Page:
More places for rent in Whistler but prices are up 

As the Olympics near, renters are having a harder time securing long term leases

Only six weeks into his search for a new place, Dan Piper has already noticed the rental market in Whistler is remarkably different from the one he encountered last fall.

At that time, places were being snapped up so quickly that Piper and his wife tackled their accommodation search like a full-time job for 10 weeks.

Now, they do not feel the need to look as hard because more places are up for rent. But they are finding that prices are higher than before and securing a lease through the Olympics is challenging.

"There is a lot of stuff out there, but it is just really expensive," said the Brewhouse employee. The average rate he is seeing for one-bedroom places with a one-year lease is $1,600 per month.

"A lot of the leases have been conditional, as in it is a long term lease but you have to be out for two weeks over the Olympics... And I would say probably 70 to 80 per cent of the places we have looked into have had leases that expire on Nov. 1."

Piper is not alone in his observations about Whistler's rental housing situation this spring.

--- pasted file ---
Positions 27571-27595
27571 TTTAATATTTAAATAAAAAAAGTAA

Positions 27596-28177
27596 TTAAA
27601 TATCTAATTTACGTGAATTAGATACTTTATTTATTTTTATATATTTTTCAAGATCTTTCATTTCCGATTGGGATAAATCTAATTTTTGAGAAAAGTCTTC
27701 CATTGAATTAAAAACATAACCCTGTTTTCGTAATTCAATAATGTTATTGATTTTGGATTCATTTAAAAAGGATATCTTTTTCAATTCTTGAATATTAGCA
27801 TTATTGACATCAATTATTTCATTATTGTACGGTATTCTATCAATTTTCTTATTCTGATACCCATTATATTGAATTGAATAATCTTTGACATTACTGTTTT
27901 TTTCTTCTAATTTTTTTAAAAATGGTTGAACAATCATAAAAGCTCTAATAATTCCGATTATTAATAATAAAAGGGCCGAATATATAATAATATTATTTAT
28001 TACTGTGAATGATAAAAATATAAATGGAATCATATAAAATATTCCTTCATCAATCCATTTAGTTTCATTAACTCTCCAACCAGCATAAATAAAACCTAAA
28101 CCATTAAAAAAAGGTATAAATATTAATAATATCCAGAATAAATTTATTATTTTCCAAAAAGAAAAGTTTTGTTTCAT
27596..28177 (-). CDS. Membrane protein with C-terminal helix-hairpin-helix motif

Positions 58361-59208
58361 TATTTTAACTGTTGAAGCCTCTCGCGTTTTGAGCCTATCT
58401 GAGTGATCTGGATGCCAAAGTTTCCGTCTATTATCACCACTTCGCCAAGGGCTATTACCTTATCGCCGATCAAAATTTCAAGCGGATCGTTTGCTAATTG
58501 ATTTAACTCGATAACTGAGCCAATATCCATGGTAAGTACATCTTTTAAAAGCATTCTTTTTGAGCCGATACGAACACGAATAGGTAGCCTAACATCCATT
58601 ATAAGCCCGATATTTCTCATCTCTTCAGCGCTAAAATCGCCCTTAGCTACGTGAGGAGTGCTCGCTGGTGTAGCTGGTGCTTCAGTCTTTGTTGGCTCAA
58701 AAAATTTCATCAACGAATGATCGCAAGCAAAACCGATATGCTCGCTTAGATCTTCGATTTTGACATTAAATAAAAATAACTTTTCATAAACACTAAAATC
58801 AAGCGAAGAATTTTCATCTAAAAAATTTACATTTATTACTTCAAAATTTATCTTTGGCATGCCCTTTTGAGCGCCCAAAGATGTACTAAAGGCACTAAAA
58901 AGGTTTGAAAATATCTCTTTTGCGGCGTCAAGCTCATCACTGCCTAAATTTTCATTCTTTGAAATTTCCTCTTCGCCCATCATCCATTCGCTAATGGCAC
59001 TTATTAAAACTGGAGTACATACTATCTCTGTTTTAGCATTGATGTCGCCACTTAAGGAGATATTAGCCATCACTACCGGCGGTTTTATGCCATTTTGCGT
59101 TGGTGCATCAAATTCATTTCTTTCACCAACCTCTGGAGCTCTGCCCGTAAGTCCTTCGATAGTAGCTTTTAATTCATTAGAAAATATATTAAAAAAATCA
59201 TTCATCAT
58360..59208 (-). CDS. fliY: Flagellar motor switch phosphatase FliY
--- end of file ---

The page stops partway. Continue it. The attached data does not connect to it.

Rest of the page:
According to statistics collected by the Whistler Housing Authority (WHA), about 40 per cent more unrestricted rental units were advertised this March in Pique Newsmagazine and The Question compared to March 2008. (Specifically, 183 units were listed for rent in the first three weeks of March this year compared to 129 last year.)

But prices are also up for everything from studio suites to multi-bed units and single-family homes.

For example the average advertised price for a studio this year was $1,422 a month compared to $1,096 last year.

Likewise a one-bedroom was advertised at $1,501 compared to $1,275 last year; a two-bedroom at $2,310 compared to $1,887; a three-bedroom at $3,989 compared to $3,070 and a single family home at $4,393 compared to $3,609.

Marla Zucht, general manager of the WHA, said she was cautious to speculate about why inventory is freeing up, but said perhaps people are leaving town earlier this year because of the economic slowdown and recent layoffs in Whistler.

She added, though: "Certainly we are still hearing people are out there looking for accommodation, so by no means do I think it has eased up.

"And we have not seen the turnover in our WHA inventory. Our vacancy level is still zero for what is available."

Also, Piper's difficulty finding a lease through the Olympics is common in today's unrestricted rental market, said Zucht.


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